Taking the carb out of Carberry
First, let’s set the scene. It was a rainy summer day in Bengaluru – which felt unusual to me coming from Mumbai. However, where we were headed had something even more unusual in the works – a Royal Enfield plugged into a laptop! Wait, what’s happening here? This wasn’t just another Royal Enfield and nor was it an ordinary laptop. The motorcycle was Carberry’s Double Barrel 1000 prototype and the laptop was set up for dynamometer testing. In view were a lot of wires and the large, red motorcycle dyno itself. So, what were we up to and why was the Double Barrel 1000 again a prototype, you ask?
Paul Carberry always wanted to build what, according to him, was the world’s most beautiful motorcycle. He also wanted to build a British V-twin. But, as the British motorcycle industry withered into non-existence, the only truly British name that still remained was Royal Enfield. That, combined with the fact that they were pre-unit construction, made them easy to put together. Or at least that’s what Paul made it look like – he built 13 motorcycles in Australia, before coming to India and making it a business
Like every other automobile manufacturer in India, Carberry, too, had to meet the latest emission norms. To do so, a conversion to fuel-injection was necessary – not an easy task. The motorcycle was first brought to the Race Dynamics workshop in Bengaluru – before it made its way to Chennai for testing – and this where we met the machine and the men behind its transformation. Not only did we have exclusive access to the development of this new variant, but also to having the complex process of converting a carburetted bike to a fuel-injected one explained to us by Paul Carberry himself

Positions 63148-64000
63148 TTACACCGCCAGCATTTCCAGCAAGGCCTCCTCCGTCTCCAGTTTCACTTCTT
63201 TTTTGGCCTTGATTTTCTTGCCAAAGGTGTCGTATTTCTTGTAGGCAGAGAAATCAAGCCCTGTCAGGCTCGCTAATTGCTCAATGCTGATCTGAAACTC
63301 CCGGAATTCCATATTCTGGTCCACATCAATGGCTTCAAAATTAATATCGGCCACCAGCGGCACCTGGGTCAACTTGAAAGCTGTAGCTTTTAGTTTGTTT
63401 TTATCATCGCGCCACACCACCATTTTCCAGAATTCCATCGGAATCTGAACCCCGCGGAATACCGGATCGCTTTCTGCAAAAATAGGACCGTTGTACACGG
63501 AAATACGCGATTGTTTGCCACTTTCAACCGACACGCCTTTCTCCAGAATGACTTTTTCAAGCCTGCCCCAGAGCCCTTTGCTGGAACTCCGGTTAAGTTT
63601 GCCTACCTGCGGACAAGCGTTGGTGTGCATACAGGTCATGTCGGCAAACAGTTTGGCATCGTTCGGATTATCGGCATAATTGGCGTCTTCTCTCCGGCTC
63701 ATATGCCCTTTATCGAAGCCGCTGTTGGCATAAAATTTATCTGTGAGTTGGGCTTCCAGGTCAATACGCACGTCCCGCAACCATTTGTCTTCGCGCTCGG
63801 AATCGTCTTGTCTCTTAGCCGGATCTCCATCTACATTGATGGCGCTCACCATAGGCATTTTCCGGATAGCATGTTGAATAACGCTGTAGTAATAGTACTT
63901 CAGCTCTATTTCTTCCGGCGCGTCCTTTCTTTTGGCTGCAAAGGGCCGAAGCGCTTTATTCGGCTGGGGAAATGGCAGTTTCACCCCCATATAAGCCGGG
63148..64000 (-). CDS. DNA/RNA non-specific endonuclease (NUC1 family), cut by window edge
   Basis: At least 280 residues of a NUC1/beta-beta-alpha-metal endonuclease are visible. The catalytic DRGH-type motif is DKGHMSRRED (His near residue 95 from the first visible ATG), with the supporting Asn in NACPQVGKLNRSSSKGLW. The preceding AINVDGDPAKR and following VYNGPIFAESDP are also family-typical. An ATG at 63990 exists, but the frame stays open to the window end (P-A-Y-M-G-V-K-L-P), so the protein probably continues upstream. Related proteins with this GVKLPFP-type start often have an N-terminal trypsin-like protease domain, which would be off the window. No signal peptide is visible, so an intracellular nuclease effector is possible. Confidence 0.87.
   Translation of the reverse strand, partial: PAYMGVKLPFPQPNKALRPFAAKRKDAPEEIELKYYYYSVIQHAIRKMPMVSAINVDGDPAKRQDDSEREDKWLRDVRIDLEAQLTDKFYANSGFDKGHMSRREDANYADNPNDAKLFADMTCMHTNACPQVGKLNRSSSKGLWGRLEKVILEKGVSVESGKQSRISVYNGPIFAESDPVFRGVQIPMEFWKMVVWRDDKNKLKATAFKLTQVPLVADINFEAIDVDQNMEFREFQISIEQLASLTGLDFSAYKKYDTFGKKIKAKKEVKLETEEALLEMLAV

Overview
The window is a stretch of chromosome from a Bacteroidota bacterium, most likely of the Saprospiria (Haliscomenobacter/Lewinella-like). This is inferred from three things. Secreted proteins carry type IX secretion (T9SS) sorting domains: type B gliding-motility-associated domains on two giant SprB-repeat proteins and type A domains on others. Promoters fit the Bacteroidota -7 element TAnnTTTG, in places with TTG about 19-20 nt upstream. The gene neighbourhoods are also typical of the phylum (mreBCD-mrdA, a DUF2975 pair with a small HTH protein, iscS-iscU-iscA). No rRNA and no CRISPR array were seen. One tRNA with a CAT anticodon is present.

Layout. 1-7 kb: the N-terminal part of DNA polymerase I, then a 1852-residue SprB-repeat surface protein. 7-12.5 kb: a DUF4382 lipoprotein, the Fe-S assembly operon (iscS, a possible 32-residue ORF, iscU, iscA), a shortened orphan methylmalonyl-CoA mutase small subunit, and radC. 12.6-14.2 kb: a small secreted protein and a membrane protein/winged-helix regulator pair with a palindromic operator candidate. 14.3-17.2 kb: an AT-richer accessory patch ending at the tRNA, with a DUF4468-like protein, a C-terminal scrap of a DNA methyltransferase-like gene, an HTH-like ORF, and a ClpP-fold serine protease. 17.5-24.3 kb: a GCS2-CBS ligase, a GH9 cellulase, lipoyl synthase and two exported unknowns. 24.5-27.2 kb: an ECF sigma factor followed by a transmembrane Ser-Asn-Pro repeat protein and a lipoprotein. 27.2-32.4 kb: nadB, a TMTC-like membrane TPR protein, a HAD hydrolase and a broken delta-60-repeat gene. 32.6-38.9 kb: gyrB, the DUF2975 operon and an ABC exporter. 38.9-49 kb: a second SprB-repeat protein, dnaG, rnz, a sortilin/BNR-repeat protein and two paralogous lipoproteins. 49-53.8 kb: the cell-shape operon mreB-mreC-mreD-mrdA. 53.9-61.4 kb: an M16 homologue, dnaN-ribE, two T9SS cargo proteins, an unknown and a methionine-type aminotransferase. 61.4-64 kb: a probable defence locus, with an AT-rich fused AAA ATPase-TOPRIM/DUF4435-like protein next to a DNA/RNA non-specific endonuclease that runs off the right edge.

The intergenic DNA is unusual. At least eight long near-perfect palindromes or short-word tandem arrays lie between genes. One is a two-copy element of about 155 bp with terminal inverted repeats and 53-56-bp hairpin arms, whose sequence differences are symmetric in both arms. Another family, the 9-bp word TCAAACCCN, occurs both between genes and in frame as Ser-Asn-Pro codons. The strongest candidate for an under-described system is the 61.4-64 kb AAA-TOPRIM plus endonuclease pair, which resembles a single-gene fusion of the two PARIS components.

Along with the fuel-injection system, the prototype was also being tested with a new custom exhaust setup, ABS-equipped front and rear disc brakes – all of which we will touch upon shortly. As Paul points out, fuel-injection is more efficient because it has a much better way of atomising fuel. This method sends the correct amount of fuel at the right time, as opposed to the delayed response one would find in a carburettor-fed engine. In a fuel-injected setup, software and sensors read what the engine is doing and feed it more appropriately when compared to carburettor setup.
Paul says he had a head start due to Royal Enfield, as most of the components used by Carberry have been manufactured by Delphi and are set up to run on Enfield’s current 500cc line-up. The Carberry unit is basically two 500cc Royal Enfield motors put together; they have used most of the components twice. For starters, the injectors, throttle bodies and lambda sensors are lifted directly from Royal Enfield models and are on the Carberry in sets of two. The heat sensor, throttle position sensor and the ignition system also come from Royal Enfield, but, unlike the other components, only single units have been used here
Custom work has been put into making the manifolds, air-filter boxes (yes, it has two air filters), wiring harness and the ECU. The manifolds mount the throttle bodies without looking out of place, and, while one of the air filters sits to the left of the forward-set cylinder, the other one sits diagonally opposite in the tool box behind the rear-set cylinder. Both air-filter boxes have custom breather pipes as well. The wiring harness, on the other hand, is also off a Royal Enfield, but has been reconfigured to connect double the components. Like the wiring harness, the ECU is also from Enfield’s parts bin. However, it runs a custom Powertronic piggyback unit, which is being fine-tuned for use on future Carberry offerings as well